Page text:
This time out, we are doing a little bit of rhyming to help you remember three situations that you must be on the lookout for when you are in recovery from a substance use disorder.
Our little bit of doggerel goes like this:
If it is sobriety you seek to try
You can’t be high, dry, or even standby
Okay, okay. So it isn’t the work of Walt Whitman. Or even Dr. Seuss. But it might serve as a catchy reminder of three situations you want to avoid. Those three situations?
- Trying to bluff your way through a substance use disorder as a high-functioning alcoholic.
- Maintaining the bad habits of alcohol dependency as a so-called “dry drunk.”
- Succumbing to a standby activity—a substitute addiction—that takes the place of your drug or alcohol use, but is still quite problematic.
Let’s look at all three.
What is a High Functioning Alcoholic?
When you spotted the word “high” as one of the things you should avoid in order to achieve sobriety, you may have thought to yourself, “Well…duh.”
But in this case, we don’t mean “high” as in taking drugs to achieve a high. Instead, we intend it as a reminder of a condition some people find themselves in that can cause them to delay getting help for a substance use disorder.
A high-functioning alcoholic is a person who has, in fact, become dependent on alcohol, but whose outward, day-to-day life appears unaffected by this fact. To others, a high-functioning alcoholic may look successful, happy, and in control of their lives. In reality, however, the alcohol use is becoming more and more problematic.
Ideally, a person in this situation will recognize it and get treatment for their substance use disorder right away. Too often, however, a high-functioning alcoholic will deny that they have a problem. When that happens, things are going to get a lot worse before the person decides to try to get better. Again, it is far better to recognize the situation for what it is and to get help sooner rather than later.
What is a Dry Drunk?
We do not like to use the word “drunk” to describe people in this blog. It is unkind and unhelpful, but the phrase “dry drunk” is a common name for a particular situation.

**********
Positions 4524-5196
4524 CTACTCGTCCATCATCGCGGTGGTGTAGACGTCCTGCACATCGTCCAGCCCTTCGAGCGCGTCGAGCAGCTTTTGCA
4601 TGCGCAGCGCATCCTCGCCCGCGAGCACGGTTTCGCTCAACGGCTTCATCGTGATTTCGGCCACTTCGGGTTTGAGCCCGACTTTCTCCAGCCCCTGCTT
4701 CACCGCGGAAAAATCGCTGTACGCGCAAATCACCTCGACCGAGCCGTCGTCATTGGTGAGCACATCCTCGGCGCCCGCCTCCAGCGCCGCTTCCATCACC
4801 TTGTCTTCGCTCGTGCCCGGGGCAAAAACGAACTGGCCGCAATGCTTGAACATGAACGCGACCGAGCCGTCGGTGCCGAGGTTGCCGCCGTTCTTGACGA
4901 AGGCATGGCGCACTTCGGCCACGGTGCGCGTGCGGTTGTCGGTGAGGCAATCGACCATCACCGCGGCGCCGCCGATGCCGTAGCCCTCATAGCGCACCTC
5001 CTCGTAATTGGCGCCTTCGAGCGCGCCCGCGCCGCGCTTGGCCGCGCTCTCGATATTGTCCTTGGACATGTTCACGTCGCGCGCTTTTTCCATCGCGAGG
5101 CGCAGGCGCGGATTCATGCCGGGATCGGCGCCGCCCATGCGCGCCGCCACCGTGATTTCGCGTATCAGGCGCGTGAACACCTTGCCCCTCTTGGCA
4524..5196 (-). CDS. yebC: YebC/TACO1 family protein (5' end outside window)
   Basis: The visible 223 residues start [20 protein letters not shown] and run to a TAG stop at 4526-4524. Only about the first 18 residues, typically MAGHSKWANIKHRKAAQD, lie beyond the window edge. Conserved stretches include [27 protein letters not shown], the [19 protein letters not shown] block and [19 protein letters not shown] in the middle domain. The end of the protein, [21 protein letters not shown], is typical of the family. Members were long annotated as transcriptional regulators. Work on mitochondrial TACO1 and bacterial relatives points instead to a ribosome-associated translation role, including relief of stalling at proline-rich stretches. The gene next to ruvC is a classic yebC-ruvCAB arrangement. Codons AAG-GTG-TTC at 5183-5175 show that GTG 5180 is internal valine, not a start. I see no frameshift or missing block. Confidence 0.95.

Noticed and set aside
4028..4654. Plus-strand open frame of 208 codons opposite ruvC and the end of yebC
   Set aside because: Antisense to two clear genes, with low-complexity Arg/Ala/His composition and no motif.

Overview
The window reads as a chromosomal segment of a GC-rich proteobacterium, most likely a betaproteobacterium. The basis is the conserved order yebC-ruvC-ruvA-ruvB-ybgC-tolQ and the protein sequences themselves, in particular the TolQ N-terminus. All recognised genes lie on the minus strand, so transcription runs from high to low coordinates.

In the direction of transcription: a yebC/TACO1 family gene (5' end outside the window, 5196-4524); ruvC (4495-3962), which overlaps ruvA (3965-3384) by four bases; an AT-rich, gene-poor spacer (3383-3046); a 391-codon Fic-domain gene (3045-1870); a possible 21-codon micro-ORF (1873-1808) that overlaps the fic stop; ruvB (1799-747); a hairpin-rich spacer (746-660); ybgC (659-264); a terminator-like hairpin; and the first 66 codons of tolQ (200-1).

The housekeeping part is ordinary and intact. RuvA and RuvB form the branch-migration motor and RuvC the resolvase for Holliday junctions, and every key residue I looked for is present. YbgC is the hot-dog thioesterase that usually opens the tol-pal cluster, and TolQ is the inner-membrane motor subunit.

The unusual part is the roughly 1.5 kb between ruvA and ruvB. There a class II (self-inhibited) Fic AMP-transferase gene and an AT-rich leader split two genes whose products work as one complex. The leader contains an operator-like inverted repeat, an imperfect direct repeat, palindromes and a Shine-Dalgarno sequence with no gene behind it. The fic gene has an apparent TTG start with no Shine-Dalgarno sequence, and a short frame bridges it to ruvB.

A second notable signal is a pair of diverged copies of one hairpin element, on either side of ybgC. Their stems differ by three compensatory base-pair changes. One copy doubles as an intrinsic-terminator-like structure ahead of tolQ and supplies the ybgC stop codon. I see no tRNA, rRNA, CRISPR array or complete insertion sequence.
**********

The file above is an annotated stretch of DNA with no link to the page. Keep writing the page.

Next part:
A dry drunk is a person who has gotten sober but who is still exhibiting many of the behaviors and emotions related to a substance use disorder. Those behaviors and emotions can eventually lead to a relapse, so it is essential to spot them and address them as quickly as possible.
For example, the newly sober often experience feelings of anger, irritability, and impatience. They might be angry they had to give up alcohol. They might be angry about the parts of their lives that were adversely affected by their drinking. They may even have been using alcohol to “self-medicate” against feelings of anger (in this case, there is a good chance a mental health disorder is in play).
Further, a dry drunk may spend too much time replaying fun or exciting memories from their drinking days. They may exhibit poor impulse control or feel overconfident about their ability to have a drink or two without relapsing. As we have noted, all of these things can lead to a relapse, and so addressing them with a therapist or with your treatment center when they arise is extremely important.
What Do We Mean by Standby Addiction?
Have you ever said something like, “And if plan A falls through, I have plan B on standby”? If so, you already have a sense of what we are referring to here. The notion of a standby addiction–more frequently called a substitute addiction—is a way to think about behaviors that can take the place of substance use in your life.
You might find yourself working all of the time, for example. Or maybe you workout to excess. Perhaps you pursue a series of one-night stands. Or maybe you find yourself gambling—even when you cannot afford to lose.
These substitute addictions can be as destructive to your life as a substance use disorder, and so they require immediate treatment. There is no such thing as a good standby addiction.
Do Not Let a Substance Use Disorder Upend Your Life
At Wooded Glen Recovery Center, we are in the business of helping people reclaim their lives. We combine expertise, experience, and compassion as we see you through detoxification and rehabilitation. Following your time at our Indiana facility, you can count on our continuum of care to provide ongoing support and resources as your recovery journey gets underway. And in the event of a relapse, you can count on us to help you restart your journey without judgment. If drugs or alcohol are threatening to upend your life, Wooded Glen is always here to help.